It’s about time a quality kolache crossed the Sabine River.
Generations ago, Czech bakeries in central Texas popularized sweet and savory kolaches — pastries made with sweet yeast dough — and they took on a life of their own as a breakfast food staple.
These pastries — either squares of sweet bread with fruit in the middle or small rolls stuffed with sausage — are available across the Lone Star State.
A couple of years ago, a Houston native and LSU alumnus started the Kolache Kitchen and introduced sweet and savory kolaches to a mass Baton Rouge audience.
The Kolache Kitchen is consistently good, with a wide variety of flavors of both genres of kolaches plus breakfast tacos, empanadas and, at its new Jefferson Highway location, lunch items.
Purchased early in the day, the sausage kolache ($1.85) tastes fresh, with the sweet, soft outside complementing the savory sausage inside. While the kolache’s breading is thicker than many similar treats at bakeries in my native Texas, it is not overly chewy.
The two locations — one south of LSU on Nicholson Drive and another on Jefferson Highway — serve a variety of meat-filled kolaches, ranging from sausage and cheese to boudin, a nice south Louisiana variation.
Both locations serve a variety of fruit kolaches ($1.50). I have tried the strawberry, peach, apple, blueberry and cherry, and I have enjoyed them all. The small, 3-inch square pastries feature soft, sweet bread with a dollop of fruit with a consistency of jam placed in the middle. Some come with cream cheese.
Often the bread-to-fruit ratio is too high for me, and I end up pinching bread off the kolache to dip into the fruit on top. But that’s not a bad thing — the bread tastes great on its own.
By lunchtime, the fruit kolaches become a little crisp after sitting in a warmer all morning. A co-worker of mine — and kolache virgin — thought his peach and cream cheese kolache had become dry. I prefer them soft, not crisp, so I would stop by early in the day.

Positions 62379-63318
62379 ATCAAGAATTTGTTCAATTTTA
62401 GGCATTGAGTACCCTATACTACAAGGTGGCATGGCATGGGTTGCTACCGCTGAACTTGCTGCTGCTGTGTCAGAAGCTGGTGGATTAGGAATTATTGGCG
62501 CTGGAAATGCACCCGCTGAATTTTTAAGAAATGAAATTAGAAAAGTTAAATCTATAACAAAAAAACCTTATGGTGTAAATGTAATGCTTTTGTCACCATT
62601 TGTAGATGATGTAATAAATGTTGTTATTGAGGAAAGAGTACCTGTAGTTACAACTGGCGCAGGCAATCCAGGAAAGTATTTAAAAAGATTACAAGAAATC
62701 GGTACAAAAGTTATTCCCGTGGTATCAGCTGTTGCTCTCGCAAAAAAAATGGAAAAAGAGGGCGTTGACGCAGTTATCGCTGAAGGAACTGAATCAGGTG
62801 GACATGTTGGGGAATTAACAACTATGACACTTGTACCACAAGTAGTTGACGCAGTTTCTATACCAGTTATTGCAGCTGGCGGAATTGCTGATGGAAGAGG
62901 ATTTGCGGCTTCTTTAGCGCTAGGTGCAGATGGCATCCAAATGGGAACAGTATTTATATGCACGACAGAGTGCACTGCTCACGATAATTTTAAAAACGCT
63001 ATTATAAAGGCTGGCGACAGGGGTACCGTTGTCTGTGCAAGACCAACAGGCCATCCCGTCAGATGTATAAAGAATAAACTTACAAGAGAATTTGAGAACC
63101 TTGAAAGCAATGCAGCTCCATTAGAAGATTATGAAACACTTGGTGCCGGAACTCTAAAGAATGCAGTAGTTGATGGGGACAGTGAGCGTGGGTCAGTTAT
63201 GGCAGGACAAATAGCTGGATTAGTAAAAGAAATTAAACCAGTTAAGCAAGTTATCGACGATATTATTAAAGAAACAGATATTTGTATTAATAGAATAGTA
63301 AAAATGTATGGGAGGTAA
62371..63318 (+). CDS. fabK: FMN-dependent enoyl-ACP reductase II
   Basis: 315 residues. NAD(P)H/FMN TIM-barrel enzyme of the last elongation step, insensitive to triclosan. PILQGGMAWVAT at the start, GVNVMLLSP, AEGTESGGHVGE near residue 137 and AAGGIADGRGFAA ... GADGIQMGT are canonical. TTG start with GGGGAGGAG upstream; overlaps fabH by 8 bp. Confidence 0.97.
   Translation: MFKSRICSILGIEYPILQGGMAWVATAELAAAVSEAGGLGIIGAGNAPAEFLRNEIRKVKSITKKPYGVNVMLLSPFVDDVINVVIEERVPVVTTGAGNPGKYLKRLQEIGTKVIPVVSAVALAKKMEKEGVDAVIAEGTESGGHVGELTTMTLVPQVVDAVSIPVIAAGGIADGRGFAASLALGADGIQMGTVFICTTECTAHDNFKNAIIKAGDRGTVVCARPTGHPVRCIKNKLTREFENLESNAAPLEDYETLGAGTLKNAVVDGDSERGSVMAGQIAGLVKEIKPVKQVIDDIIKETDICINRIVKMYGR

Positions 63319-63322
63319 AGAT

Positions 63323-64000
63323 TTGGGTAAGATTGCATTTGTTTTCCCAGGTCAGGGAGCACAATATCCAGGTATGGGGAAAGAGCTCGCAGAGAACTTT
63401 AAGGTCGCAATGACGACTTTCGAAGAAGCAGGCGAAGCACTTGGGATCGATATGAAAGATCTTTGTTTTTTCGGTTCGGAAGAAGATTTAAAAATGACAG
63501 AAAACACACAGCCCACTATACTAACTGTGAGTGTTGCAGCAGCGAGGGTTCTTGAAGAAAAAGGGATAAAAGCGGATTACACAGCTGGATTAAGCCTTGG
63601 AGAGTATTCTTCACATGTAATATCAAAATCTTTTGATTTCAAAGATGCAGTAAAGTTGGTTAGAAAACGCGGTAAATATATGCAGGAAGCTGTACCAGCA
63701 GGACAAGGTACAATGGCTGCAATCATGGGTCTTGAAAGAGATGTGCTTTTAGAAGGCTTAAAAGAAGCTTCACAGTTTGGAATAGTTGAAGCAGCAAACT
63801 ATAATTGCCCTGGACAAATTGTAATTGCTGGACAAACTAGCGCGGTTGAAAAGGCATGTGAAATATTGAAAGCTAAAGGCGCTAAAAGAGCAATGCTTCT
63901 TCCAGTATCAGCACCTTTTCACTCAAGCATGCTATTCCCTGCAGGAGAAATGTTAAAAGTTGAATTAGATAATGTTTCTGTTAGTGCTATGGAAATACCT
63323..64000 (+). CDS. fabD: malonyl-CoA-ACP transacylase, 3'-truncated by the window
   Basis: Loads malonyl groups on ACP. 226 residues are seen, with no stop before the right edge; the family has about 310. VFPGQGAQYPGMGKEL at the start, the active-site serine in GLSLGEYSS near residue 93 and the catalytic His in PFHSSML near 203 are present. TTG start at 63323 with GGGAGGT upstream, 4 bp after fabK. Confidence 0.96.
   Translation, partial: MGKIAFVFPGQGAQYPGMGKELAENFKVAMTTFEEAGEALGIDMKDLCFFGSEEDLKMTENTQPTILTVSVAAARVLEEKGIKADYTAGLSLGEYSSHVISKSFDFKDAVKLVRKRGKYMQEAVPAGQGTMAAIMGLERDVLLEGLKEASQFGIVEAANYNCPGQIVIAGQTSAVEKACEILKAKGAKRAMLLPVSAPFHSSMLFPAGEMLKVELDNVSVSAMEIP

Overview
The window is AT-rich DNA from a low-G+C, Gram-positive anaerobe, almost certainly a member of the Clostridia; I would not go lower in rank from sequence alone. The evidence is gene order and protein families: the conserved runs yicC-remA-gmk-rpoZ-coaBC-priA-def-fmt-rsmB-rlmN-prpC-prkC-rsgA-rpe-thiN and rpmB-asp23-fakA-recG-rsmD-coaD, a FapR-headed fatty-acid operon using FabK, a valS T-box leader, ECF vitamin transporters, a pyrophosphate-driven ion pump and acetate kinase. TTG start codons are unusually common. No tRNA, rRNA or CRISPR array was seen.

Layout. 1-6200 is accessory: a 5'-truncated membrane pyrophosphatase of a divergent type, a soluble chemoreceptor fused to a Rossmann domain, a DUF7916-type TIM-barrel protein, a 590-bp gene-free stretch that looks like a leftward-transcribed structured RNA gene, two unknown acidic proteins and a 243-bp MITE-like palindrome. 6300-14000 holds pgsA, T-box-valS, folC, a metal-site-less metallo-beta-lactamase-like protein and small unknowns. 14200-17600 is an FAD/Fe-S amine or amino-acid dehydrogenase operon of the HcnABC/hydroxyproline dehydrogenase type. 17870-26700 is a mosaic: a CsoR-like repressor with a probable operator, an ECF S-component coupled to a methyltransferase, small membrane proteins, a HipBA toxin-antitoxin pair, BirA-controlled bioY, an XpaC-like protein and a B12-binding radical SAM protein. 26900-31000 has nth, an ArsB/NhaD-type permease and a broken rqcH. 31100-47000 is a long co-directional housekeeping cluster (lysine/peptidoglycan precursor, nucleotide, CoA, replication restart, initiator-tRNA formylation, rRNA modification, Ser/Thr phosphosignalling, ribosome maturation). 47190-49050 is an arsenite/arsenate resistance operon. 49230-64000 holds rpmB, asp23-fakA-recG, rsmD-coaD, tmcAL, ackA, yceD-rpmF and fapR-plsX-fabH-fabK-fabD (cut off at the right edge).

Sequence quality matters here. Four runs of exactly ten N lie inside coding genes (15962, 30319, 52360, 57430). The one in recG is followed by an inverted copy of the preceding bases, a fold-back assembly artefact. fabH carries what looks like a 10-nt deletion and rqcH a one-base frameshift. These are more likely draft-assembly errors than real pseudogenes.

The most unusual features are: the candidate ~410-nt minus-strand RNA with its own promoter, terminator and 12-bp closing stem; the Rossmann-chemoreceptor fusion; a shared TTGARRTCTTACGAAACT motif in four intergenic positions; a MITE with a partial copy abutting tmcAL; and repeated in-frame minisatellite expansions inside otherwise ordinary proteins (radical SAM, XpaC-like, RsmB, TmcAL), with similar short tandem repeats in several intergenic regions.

The Kolache Kitchen also serves a twist on the meat-filled kolache, the egg-filled ranchero ($3-$3.50). I tried an egg and bacon ranchero for breakfast one morning, and I was surprised by its heft. About the size of a quarter-pounder, the ranchero was plenty filling. While I enjoyed the bread exterior, the eggs were a bit dry.
The Jefferson Highway location of the Kolache Kitchen also serves sandwiches and tacos. On a recent visit, a guest and I tried two sandwiches. He enjoyed his kolache club ($7.79), a traditional club sandwich with a twist. It had plenty of turkey, applewood-smoked bacon, lettuce, tomato and American cheese, all on perfectly-toasted bread. It also had a very slight sweetness — from the chipotle mayo, perhaps — that served as an unexpected but nice counterpoint to the bacon and tomato.
“While it’s hard to rhapsodize about a club sandwich,” he told me, “this is one I’d order again.”
My selection — the Cuban ($8.79) — was good, but I don’t think I would order it again. It came dressed with tart mustard, Swiss cheese, ham, smoked pork and pickles. The pork was dry on this day, and I wished I had ordered the ham and Brie melt with homemade cranberry marmalade. It looked amazing.
While their sandwiches are worth stopping for, the kolaches are the stars of this store.
Do these kolaches resemble the traditional wedding pastry recipes that immigrants brought here more than a century ago? Probably not. But that doesn’t matter to me. The Texas kolache has evolved on its own, and I am glad it made it to Baton Rouge.